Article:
Cincy Chic: Jaymie Lynn Jamison is a name Cincinnatians will be hearing a lot about over the next month with your big event coming up. Can you tell me about her?
Dr. William Richards, Director, Division of Gynecologic Oncology & Advanced Pelvic Surgery & Urogynecology at the University of Cincinnati College of Medicine: Jaymie, who was my patient, passed away in February after a nine month battle with cervical cancer. She hadn’t had a PAP smear in three years, being a busy mom of four, teacher to special needs adults and lack of insurance coverage. By the time she was diagnosed, Jaymie had a large cancerous mass and the cancer had already started to spread. Jaymie was remarkable in the way she fought. When she realized that she wouldn’t be able to fight for her life she wanted to fight for others and The Jaymie Jamison Foundation for Hope was born.
Cincy Chic: So, in a time when most people ask "why me?" she focused on helping others?
Richards: Absolutely. From the moment of her diagnosis Jaymie’s instinct was to fight hard, and she did. Six months later, around Christmas, her prognosis became terminal. It’s at that point that Jaymie taught everyone how to focus on "What can I do?"
Although the disease was attacking her body, she was not going to let it win. Jaymie, along with her family and closest friends, decided to tell her story and to let other women know how vicious cervical cancer is. They didn’t want it to be cervical cancer against one woman, but all women against cervical cancer. Thus, The Jaymie Jamison Foundation for Hope was created.
Cincy Chic: Tell me more about how The Jaymie Jamison Foundation for Hope got started.
Richards: On February 6 2011, less than a year after being diagnosed, Jaymie lost the battle with her cervical cancer. Within weeks, Jaymie’s family and friends fulfilled a promise they had made to her and pushed on with the Jaymie Jamison Foundation for Hope. They insist on using the foundation as a platform to create awareness, support and pay it forward to other women and families fighting for the same cause.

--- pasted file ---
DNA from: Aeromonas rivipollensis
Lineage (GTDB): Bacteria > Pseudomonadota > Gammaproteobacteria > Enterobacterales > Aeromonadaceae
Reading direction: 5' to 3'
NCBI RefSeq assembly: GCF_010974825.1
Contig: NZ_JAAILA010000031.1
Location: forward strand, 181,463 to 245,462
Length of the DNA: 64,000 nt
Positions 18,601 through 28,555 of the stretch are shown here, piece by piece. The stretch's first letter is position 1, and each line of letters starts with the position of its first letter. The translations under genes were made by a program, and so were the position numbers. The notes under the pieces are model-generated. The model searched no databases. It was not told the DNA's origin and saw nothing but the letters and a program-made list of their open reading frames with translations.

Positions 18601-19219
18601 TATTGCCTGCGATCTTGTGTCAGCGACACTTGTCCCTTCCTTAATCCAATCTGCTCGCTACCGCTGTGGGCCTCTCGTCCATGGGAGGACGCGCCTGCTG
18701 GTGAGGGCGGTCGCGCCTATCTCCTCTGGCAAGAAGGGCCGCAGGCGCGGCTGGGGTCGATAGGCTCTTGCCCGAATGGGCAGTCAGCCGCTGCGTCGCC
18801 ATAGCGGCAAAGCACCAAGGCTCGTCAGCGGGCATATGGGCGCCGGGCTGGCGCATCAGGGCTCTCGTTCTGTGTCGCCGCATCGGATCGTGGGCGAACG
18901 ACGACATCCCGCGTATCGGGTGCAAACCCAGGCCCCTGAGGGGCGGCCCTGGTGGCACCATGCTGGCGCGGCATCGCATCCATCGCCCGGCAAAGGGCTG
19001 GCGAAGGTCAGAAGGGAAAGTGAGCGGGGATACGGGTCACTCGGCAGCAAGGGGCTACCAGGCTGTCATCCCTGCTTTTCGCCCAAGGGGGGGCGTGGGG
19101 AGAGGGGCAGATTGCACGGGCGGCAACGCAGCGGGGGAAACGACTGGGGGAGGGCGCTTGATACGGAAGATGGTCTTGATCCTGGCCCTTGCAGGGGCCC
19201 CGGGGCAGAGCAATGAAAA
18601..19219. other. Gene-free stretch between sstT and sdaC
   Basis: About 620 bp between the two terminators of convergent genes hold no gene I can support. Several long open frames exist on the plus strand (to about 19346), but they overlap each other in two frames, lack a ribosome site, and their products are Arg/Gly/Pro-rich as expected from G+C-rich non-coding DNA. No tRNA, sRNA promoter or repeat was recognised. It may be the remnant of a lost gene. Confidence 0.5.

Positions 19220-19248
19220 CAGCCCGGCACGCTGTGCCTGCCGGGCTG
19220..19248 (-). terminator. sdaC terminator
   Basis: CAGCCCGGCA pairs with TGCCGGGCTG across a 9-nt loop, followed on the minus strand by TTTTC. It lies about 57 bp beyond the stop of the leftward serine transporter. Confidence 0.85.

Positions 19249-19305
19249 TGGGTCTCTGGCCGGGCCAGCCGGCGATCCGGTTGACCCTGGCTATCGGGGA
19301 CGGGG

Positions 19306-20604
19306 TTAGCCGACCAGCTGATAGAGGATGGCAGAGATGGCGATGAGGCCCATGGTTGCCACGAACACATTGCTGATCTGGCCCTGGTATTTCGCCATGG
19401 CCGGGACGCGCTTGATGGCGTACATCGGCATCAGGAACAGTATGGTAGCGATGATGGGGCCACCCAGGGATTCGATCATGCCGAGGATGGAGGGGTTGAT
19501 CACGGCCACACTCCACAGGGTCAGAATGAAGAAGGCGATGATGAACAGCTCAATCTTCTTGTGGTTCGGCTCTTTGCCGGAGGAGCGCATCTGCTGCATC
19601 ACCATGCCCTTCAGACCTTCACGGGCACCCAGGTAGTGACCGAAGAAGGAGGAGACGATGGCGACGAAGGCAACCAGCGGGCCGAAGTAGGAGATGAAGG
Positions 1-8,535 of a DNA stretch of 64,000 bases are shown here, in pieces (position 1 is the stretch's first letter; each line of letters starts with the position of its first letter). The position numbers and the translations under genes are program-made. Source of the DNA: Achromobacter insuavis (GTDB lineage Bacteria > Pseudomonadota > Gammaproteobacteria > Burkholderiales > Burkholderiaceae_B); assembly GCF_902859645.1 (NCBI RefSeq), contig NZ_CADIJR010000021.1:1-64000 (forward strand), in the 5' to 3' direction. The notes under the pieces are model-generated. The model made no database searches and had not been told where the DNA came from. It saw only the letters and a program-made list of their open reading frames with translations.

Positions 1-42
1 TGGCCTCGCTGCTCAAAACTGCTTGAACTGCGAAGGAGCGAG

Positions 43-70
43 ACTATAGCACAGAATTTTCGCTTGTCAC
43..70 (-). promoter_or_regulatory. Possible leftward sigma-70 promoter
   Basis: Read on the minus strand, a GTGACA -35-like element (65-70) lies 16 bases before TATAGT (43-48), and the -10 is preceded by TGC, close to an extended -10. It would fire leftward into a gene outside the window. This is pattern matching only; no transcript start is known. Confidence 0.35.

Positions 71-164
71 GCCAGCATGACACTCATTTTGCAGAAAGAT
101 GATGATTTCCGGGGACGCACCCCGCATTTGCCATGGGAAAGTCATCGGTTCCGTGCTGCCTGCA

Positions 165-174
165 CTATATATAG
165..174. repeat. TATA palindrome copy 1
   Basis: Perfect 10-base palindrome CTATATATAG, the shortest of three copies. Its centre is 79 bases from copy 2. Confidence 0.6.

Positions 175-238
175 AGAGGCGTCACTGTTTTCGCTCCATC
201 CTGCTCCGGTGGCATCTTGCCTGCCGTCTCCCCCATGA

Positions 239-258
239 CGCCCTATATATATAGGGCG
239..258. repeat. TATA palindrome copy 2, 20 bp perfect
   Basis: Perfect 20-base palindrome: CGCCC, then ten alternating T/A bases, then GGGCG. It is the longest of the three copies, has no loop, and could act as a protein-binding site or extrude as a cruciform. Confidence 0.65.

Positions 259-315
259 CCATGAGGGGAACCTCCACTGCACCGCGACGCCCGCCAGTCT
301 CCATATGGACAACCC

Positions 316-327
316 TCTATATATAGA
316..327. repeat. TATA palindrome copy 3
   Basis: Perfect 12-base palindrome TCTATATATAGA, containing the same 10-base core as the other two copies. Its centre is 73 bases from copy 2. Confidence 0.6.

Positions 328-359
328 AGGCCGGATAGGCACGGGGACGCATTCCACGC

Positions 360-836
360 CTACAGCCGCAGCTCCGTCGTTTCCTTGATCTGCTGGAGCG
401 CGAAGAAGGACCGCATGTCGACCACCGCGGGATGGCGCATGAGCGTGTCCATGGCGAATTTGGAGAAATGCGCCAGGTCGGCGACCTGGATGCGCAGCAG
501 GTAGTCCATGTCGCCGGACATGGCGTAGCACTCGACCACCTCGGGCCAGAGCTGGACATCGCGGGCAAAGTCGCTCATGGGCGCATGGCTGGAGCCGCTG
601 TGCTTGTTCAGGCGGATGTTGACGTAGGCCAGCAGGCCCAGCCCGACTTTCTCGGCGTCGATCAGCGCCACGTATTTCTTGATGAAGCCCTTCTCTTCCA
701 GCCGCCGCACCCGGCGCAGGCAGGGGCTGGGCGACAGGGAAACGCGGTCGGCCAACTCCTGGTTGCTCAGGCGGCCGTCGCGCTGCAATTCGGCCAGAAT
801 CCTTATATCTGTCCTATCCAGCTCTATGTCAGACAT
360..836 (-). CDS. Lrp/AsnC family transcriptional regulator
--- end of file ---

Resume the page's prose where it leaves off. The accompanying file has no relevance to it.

Cincy Chic: What does the Foundation aim to accomplish exactly?
Richards: The Jaymie Jamison Foundation for Hope has four main goals:
1. Awareness – annual PAP smear tests and appointments with a Gynecologist along with preventative vaccinations this disease can be prevented, detected and treated.
2. Provide a helping hand to families going through the same, horrific experience.
3. Financial Support for the research efforts to prevent, diagnose and treat cervical cancer.
4. This last goal was Jaymie’s direct wish. She wanted to make sure others received the same first-rate hospice care support as she did. So, the final goal is to provide financial support to the Hospice for Hope.
Cincy Chic: How did the idea for "Panties Across the Bridge" come up?